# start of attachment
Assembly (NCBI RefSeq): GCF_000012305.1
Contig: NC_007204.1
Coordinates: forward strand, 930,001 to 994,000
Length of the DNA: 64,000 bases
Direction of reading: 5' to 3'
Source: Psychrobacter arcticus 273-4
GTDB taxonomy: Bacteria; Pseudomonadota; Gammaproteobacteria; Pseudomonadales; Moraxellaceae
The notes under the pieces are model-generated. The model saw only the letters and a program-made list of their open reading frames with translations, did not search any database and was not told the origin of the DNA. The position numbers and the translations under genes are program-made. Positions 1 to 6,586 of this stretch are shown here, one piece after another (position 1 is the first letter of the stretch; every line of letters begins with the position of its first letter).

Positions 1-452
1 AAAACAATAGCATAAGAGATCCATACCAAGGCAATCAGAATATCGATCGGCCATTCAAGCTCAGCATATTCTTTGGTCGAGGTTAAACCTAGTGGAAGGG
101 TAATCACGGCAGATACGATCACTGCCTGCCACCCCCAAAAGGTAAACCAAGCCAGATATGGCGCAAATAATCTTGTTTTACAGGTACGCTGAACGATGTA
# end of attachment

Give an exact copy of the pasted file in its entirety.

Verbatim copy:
Assembly (NCBI RefSeq): GCF_000012305.1
Contig: NC_007204.1
Coordinates: forward strand, 930,001 to 994,000
Length of the DNA: 64,000 bases
Direction of reading: 5' to 3'
Source: Psychrobacter arcticus 273-4
GTDB taxonomy: Bacteria; Pseudomonadota; Gammaproteobacteria; Pseudomonadales; Moraxellaceae
The notes under the pieces are model-generated. The model saw only the letters and a program-made list of their open reading frames with translations, did not search any database and was not told the origin of the DNA. The position numbers and the translations under genes are program-made. Positions 1 to 6,586 of this stretch are shown here, one piece after another (position 1 is the first letter of the stretch; every line of letters begins with the position of its first letter).

Positions 1-452
1 AAAACAATAGCATAAGAGATCCATACCAAGGCAATCAGAATATCGATCGGCCATTCAAGCTCAGCATATTCTTTGGTCGAGGTTAAACCTAGTGGAAGGG
101 TAATCACGGCAGATACGATCACTGCCTGCCACCCCCAAAAGGTAAACCAAGCCAGATATGGCGCAAATAATCTTGTTTTACAGGTACGCTGAACGATGTA